Share this story
Close X
Switch to Desktop Site

Where Timeless Themes Hang Like Spanish Moss

A TURN IN THE SOUTH by V. S. Naipaul, New York: Alfred A. Knopf, 307 pp. $18.95

A prickly writer, V.S. Naipaul tries so hard not to offend that it's hard not to be offended.

About these ads

This book, like the South itself, is drenched in loss. Nothing is seen unless it's d'ej`a vu. Naipaul has to use historical and cultural analogies to understand what he sees, and he has to see it twice for himself, or through the eyes of another. At first the black activist Hosea Williams looks like a showman and operator to him; later he compares him, with respect, to Gandhi.

An Indian colonial who left Trinidad for England when he was 18, Naipaul has cultivated, in 20 books of fiction and commentary, a reserved style that can be taken by the sensitive reader as contemptuous of his own less precise, more readily articulated feelings.

The original theme of ``A Turn in the South'' was race. Critics have attacked Naipaul before for his ``snide'' comments about blacks.

It was at the 1984 Democratic Party convention in Dallas that Naipaul started to think about a trip into the American South. Politics and race are never far from each other in his mind. On the trip, he learned to subordinate both to religion. Not given to enthusiasms himself (he speculates that the heat of the summer would drive anybody to religion), Naipaul is most struck by the way various types of Christianity fill the void left in the heart of Southerners.

The nature of this void is gradually revealed in interviews short and long. Naipaul shows us the South through the eyes and words of a large cast of characters, black and white, mostly unknown. A few are writers; the interview with Eudora Welty, brief and specific, focuses on the frontier mentality of Southern whites. He starts with politicians and journalists in Atlanta, keeps returning to religious figures, especially Christian fundamentalists, and ends up with rednecks and country music writers in Nashville. Along the way he meets a few folks he genuinely likes, especially the poet Jim Applewhite, whose verses in the last pages shine like panned gold after the wandering, sifting motion of the rest of the book. Son of an old tobacco family, Applewhite doesn't smoke - and that renunciation is typical of the new South.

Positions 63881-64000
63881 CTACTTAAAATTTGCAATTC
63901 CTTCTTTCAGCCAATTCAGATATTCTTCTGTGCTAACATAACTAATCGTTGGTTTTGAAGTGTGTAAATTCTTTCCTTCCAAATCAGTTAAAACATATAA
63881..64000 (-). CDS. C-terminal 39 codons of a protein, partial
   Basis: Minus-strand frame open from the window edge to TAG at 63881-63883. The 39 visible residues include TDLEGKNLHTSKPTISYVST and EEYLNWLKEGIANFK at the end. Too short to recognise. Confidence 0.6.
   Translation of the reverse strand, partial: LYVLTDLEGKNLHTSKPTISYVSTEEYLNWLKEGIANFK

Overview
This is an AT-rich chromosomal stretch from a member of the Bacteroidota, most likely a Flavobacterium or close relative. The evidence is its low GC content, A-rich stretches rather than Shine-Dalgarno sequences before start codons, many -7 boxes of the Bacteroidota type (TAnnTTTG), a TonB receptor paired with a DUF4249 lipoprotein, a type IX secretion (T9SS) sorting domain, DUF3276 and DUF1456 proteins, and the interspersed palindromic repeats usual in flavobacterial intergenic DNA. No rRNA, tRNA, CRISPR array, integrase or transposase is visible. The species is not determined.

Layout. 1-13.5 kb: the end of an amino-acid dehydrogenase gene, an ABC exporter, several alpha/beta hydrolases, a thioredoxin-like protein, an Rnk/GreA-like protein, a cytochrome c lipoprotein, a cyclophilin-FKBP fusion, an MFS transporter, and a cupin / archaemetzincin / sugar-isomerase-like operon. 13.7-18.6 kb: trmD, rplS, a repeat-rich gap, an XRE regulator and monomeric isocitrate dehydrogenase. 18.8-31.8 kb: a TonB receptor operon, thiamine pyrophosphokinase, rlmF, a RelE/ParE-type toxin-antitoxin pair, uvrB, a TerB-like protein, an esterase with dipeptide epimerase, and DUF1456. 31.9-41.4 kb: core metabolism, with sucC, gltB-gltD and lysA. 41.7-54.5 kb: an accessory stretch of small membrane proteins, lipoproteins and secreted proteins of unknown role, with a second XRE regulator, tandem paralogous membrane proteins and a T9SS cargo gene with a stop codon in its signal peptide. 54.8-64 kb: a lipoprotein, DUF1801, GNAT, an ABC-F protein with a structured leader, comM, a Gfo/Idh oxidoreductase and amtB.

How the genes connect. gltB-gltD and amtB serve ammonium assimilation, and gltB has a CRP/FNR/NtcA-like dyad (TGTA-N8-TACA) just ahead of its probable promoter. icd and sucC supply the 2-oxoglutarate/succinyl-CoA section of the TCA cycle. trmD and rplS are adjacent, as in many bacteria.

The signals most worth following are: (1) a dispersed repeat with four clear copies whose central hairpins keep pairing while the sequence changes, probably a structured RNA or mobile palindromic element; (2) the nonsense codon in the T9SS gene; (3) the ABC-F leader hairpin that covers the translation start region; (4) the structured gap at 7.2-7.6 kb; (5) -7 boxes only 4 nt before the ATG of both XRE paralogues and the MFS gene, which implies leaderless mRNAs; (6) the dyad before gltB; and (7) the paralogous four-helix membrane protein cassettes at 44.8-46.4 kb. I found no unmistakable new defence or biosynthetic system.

For his complex fabric of voices, Naipaul uses a loose weave of syntax that avoids logical subordination - that would be too reminiscent of the old hierarchies. His favorite word is not ``but'' but ``and.'' ``A Turn in the South'' is a treasury of ``ands'' - whether merely additive, or consequential, or expressive of suppressed surprise or incredulity.

Coming at the end of a series, ``and'' can express years and regrets. In his short, unhappy interview with the black president of the Atlanta City Council (the context is the realization that blacks had secured political but not economic power), Naipaul writes: ``An athletic scholarship helped him break out; he thought of all those who couldn't get such scholarships. And little had changed.''

About these ads

But much had changed. As Naipaul is constantly being reminded by Southern whites, the South did lose the Civil War. The rise of modern Southern conservatism goes back to the bitterness over being beaten. Naipaul finds both Southern whites and blacks to be colonial peoples. He visits Bob McDill, author of the popular country music hit ``Good Ole Boys like Me.'' The refrain is: ``I guess we're all gonna be what we're gonna be./ So what do you do with good ole boys like me?''

In one of his strenuous acts of sympathy, Naipaul explains: ``A `good ole boy' ... was a redneck; but it was also a more general word for an old Southerner, someone made by the old ways. The song might seem ironical, then celebratory. But below that it is an elegy for the South, old history and myth, old community, old faith.''

Naipaul's neutrality is variously qualified on his turn through the South. In the end, there's a realization that goes beyond literature and will surely attract his political critics. Ann Siddon, a white writer, had said of the blacks, ``I tend to think that they have enriched us more than we have enriched them. Perhaps we do on some deep level realize how very similar we are.'' For some, ``A Turn in the South'' will occasion this realization. For others it will seem like a cop-out. Having long stared into the void that is Naipaul's South, he seems almost not to care.

Follow Stories Like This
Get the Monitor stories you care about delivered to your inbox.